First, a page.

You obviously provide nutritional sustainability for your residents. Are there any other programs, skill sets or opportunities that you offer to empower them? Absolutely. Even more than wanting nutritious food, we hear over and over that good jobs are a top priority for residents, so a big part of our vision is to create jobs -- not just hire residents at the GrowHaus, but incubate a whole ecosystem of food-based businesses that are run by residents. It's going be a long process, but we're starting this fall with a ten-week microfarm training program for residents. It's kind of a mix of urban farming 101 and business planning 101.
What kind of commitments, if any, do you expect from the residents in return for what you provide to them? Not many, really, except for an open mind. We want to make what we offer as commitment-free as possible; we want it to be a no-brainer.
There's a degree of elitism associated with permaculture. How do you address those claims? Yeah, it sucks. A lot of old-time permaculturalists didn't do a very good job of acknowledging the many indigenous practices that influenced their work, and most opportunities to learn permaculture are still only accessible to folks with a lot of money and free time. The result is a pretty white/wealthy movement at this point, with all the blind spots that the elitism entails. Of course, we're trying to do it a little differently at GrowHaus. We run our course on weekends to make it accessible to working folks, and we go out of our way to offer scholarships to emerging leaders from historically marginalized communities. In terms of the class itself, we try to teach people that you don't need a bunch of land -- you don't even need a small back yard -- to be a permaculturalist. Anybody can use permaculture techniques to heal their environments and their communities.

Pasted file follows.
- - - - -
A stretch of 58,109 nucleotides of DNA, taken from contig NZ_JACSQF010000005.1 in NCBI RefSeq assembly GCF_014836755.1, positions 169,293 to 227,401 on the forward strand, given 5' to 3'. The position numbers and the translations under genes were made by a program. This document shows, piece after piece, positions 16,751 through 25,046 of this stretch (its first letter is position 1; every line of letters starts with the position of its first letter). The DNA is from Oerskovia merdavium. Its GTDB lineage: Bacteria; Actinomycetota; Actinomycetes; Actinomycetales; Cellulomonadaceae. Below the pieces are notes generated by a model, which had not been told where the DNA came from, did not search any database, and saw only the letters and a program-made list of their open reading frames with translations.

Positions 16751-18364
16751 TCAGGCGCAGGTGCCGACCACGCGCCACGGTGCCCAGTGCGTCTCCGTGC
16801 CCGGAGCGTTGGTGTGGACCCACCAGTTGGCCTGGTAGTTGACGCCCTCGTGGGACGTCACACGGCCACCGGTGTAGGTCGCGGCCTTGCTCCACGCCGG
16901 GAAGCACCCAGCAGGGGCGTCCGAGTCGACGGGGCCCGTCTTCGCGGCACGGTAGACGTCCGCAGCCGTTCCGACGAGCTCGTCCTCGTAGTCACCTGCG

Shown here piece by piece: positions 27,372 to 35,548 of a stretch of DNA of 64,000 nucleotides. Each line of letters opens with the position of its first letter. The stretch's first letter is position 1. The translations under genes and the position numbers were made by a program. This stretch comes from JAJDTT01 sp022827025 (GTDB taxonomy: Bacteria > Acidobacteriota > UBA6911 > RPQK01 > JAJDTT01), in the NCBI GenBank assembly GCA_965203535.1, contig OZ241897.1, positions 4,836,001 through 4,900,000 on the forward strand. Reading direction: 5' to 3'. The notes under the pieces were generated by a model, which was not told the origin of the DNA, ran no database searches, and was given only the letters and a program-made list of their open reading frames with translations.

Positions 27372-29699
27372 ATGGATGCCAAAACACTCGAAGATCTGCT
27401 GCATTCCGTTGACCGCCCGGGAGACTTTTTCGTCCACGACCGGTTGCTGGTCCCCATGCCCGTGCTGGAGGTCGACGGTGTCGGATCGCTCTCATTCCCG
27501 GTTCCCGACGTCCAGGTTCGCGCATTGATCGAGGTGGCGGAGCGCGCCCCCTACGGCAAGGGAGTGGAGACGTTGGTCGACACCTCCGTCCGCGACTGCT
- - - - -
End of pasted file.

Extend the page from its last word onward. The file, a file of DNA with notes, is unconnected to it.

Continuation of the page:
I've heard you refer to the issue of "food justice." What is that, exactly? I think a lot of people understand by now that the way we're growing and selling and eating food in this country -- it's just not working for most of us. Food justice is about reshaping our food system to promote well-being for all the people involved in it. It means ensuring that healthy food is available to everyone who wants it, which is part of our work at GrowHaus. It also means that all the workers involved in the food system are paid well and treated fairly; that's what the recent fast-food workers' strikes are about, and what groups like the Coalition of Immokalee Workers are fighting for.